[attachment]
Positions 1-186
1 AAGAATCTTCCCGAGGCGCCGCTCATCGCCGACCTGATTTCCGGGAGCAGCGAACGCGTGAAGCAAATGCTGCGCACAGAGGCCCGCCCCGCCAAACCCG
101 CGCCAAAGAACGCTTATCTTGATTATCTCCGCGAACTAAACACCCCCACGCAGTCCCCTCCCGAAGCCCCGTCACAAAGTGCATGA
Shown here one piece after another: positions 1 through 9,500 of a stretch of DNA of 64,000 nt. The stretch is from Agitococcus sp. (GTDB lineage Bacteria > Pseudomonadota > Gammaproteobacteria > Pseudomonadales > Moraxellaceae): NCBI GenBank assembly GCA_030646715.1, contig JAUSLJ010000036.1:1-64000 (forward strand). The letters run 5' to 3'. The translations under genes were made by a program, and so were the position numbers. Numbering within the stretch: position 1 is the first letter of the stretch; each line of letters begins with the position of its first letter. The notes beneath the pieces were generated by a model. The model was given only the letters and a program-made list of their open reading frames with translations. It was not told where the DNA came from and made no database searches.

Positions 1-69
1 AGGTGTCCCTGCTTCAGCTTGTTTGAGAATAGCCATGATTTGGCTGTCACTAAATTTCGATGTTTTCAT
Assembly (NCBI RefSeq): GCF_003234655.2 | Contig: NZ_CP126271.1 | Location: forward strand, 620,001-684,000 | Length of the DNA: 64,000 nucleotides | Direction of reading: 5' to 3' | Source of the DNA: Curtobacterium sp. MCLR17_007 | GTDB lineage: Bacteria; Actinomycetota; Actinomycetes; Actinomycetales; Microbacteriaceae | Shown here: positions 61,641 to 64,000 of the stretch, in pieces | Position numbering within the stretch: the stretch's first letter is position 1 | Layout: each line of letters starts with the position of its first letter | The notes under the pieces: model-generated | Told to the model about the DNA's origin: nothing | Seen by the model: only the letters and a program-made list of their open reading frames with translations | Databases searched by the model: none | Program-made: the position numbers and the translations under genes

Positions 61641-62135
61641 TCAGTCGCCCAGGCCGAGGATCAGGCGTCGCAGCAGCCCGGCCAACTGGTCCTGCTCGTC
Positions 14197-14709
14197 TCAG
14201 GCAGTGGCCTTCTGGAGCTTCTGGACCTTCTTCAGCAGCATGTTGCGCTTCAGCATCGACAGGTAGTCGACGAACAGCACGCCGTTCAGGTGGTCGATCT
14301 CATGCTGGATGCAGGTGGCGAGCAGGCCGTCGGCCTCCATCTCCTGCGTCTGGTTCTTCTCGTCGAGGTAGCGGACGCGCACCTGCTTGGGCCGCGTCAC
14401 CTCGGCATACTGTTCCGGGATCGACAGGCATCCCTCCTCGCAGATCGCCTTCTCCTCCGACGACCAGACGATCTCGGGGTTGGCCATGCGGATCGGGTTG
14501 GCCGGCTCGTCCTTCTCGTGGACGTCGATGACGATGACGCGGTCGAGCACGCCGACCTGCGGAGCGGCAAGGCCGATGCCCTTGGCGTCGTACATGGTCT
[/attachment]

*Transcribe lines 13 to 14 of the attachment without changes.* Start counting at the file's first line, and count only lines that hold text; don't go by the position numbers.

14301 CATGCTGGATGCAGGTGGCGAGCAGGCCGTCGGCCTCCATCTCCTGCGTCTGGTTCTTCTCGTCGAGGTAGCGGACGCGCACCTGCTTGGGCCGCGTCAC
14401 CTCGGCATACTGTTCCGGGATCGACAGGCATCCCTCCTCGCAGATCGCCTTCTCCTCCGACGACCAGACGATCTCGGGGTTGGCCATGCGGATCGGGTTG